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Uber and its drivers find a common enemy: Brussels

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Most European authorities want to force Uber, the ride-hailing app, to act more like a traditional taxi company. Drivers in Brussels fear the Belgian capital wants to shut them down entirely.

Fearing for their livelihoods, drivers are teaming up with the app — even as the two battle in court almost everywhere else in Europe.

On Thursday, Uber backed its drivers by removing taxi services from its app for a few hours in protest against what the app says is the Brussels government’s inaction to draw up legislation that could allow the app to function properly.

The move, a first for the company in Europe, is the latest response to a Brussels government decision banning Uber drivers from using the app — the company’s core product — to pick up and drop off customers, leaving both Uber and its drivers in purgatory. That ban, based on a 1995 law passed long before the existence of smartphones or apps, has been overwhelmingly criticized by Uber, its drivers and even members of government itself, and has prompted the government to promise incoming rules to regulate companies like Uber.

A draft plan was published late Wednesday in what many suspected was an attempt to stave off Thursday’s shutdown, but it will still take months before it comes becomes law.

“Reform is highly anticipated among drivers and the entire sector,” Uber said in a statement after the draft was sent out. “Everyone is looking forward to the full reform that has been promised by the government and that should improve mobility in Brussels. At this time, we haven’t seen a reform and we look forward doing so.”


Brussels authorities told drivers in March they are not allowed to use the location-based technology of a smartphone to arrange rides, effectively putting a stop to app-based taxi systems like Uber or French competitor Heetch. The drivers responded in force, with more than a thousand blocking the city’s main arteries in protest.

Brussels Minister-President Rudi Vervoort then promised to reform the taxi industry and present its plan before the summer, which was delayed.

With Brussels gradually reopening after months of lockdown, demand for Uber’s services has picked up again, frustrating drivers who are unsure if they’re breaking the law by hitting the road again. “Drivers are in the twilight zone,” said Uber’s head of Belgium, Laurent Slits, in an interview.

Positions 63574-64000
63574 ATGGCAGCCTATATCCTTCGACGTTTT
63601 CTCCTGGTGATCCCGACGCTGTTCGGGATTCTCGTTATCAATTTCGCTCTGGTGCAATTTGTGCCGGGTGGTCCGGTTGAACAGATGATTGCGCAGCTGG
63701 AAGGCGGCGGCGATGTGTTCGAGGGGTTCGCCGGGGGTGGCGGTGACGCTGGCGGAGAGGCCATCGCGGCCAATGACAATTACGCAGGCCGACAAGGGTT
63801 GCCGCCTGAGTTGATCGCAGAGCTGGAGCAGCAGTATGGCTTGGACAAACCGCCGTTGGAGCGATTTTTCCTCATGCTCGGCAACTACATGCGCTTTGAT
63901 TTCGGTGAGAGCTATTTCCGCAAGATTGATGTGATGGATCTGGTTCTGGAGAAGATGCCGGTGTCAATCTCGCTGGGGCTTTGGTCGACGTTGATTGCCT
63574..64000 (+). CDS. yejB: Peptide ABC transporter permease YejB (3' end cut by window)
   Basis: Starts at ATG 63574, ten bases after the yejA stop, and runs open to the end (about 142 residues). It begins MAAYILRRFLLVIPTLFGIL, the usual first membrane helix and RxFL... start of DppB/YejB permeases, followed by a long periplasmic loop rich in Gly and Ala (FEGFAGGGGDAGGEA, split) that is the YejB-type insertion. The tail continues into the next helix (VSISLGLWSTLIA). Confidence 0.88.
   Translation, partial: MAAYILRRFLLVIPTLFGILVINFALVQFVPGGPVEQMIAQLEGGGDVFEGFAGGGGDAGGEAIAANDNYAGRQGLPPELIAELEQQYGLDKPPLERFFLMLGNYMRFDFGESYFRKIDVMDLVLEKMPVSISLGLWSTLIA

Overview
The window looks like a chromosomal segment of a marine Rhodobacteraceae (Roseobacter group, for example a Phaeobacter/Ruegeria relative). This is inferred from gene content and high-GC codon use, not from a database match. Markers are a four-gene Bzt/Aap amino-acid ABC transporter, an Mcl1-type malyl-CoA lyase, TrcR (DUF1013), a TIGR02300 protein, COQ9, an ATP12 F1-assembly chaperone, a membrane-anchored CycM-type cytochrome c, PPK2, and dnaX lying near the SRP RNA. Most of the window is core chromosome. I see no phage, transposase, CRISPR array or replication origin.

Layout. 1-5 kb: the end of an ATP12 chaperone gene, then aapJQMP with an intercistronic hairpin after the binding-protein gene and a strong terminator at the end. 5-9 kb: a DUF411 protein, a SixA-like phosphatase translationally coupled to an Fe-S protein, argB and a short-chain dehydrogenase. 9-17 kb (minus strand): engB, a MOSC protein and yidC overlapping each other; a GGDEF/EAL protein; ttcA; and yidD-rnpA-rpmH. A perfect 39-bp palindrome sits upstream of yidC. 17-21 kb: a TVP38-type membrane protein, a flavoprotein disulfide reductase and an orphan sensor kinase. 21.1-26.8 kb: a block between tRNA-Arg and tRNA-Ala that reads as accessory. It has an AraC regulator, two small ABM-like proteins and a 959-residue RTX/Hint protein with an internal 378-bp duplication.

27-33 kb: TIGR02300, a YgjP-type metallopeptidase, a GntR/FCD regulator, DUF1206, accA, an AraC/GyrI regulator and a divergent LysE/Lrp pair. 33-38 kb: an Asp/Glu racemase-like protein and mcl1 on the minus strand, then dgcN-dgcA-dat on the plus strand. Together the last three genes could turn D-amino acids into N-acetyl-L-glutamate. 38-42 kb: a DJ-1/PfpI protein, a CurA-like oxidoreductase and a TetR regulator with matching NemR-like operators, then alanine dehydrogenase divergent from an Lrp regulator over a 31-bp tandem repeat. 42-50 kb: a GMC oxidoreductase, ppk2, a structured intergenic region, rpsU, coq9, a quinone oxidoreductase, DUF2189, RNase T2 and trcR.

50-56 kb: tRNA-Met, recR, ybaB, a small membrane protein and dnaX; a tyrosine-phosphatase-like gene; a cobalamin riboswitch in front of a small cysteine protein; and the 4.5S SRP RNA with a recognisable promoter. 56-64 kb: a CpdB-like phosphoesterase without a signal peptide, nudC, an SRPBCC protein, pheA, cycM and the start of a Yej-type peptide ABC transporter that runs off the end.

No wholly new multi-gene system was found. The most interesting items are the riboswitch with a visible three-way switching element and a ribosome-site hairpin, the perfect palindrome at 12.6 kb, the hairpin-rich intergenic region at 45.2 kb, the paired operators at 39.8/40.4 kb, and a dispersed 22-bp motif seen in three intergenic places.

“We saw a dip in the number of active drivers,” during the pandemic, he said, but now, Brussels is “in need of more.”

“Drivers are returning to the platform at a healthy rate, but demand is growing faster than that.” Slits said while there are no disruptions for now, passengers might have to prepare themselves to wait longer for a car.

The government has warned drivers they will be punished for repeated infractions, but some say it’s also aware the law is anachronistic — one Brussels minister said the rule was “too crazy to be real” — and has looked the other way to allow drivers to meet increasing demand.

“On the one hand, there is the smartphone ban, but on the other hand they are told sometimes behind closed doors that they can keep on driving,” Slits said.

The Brussels government did not respond to a request for comment.

Fear for the future

The high demand for Uber drivers has made their legal situation more precarious. Nine out of 10 active Brussels Uber drivers “fear their future,” according to a survey done by the ride-hailing company in August. They want the government to act.

“How are you going to govern mobility in 2021, a sector that has completely changed in the last five to six years, with an ordnance drafted when GPS, apps, and smartphones did not exist?” Slits asked. “Reform is getting more and more pressing. Drivers don’t know what they can and cannot do, and more importantly, if they do or don’t have a future in Brussels.”

Another way to deal with shortages is just to offer drivers more, according to James Farrar, who leads a drivers’ union in the U.K. and is a frequent critic of the app. “If Uber increased the fares, there are plenty of drivers,” he said.

All this is good news for taxis, who are happy to fill in any space Uber might leave.

The Brussels Taxi Federation presented its own taxi plan in September, citing a shortage of 600 taxi drivers — and said it was happy to poach drivers currently working for Uber. “The big advantage is that we offer a solution to Uber drivers, so they can operate legally,” spokesperson Sam Bouchal said.

The plan released on Wednesday would effectively treat Uber like a taxi company, with some significant differences: Uber drivers wouldn’t be authorized to park on fixed parking spots for taxis, but the company can still use variable prices, unlike taxis. But it’s unclear how much of it will make it in the final law, as it hasn’t yet been presented in parliament.

Despite working together in Brussels, some drivers and Uber are yet to resolve longstanding issues over their employment status — another running battle in Belgium — but some are in sync with the company.

“We are self-employed, working on platforms like Uber and Heetch — and possibly Bolt in the future, as they’re interested,” Fernando Redondo, president of a Belgian federation of private drivers, told local press last week at a joint press conference with Uber.

It’s unclear how many drivers back Redondo.

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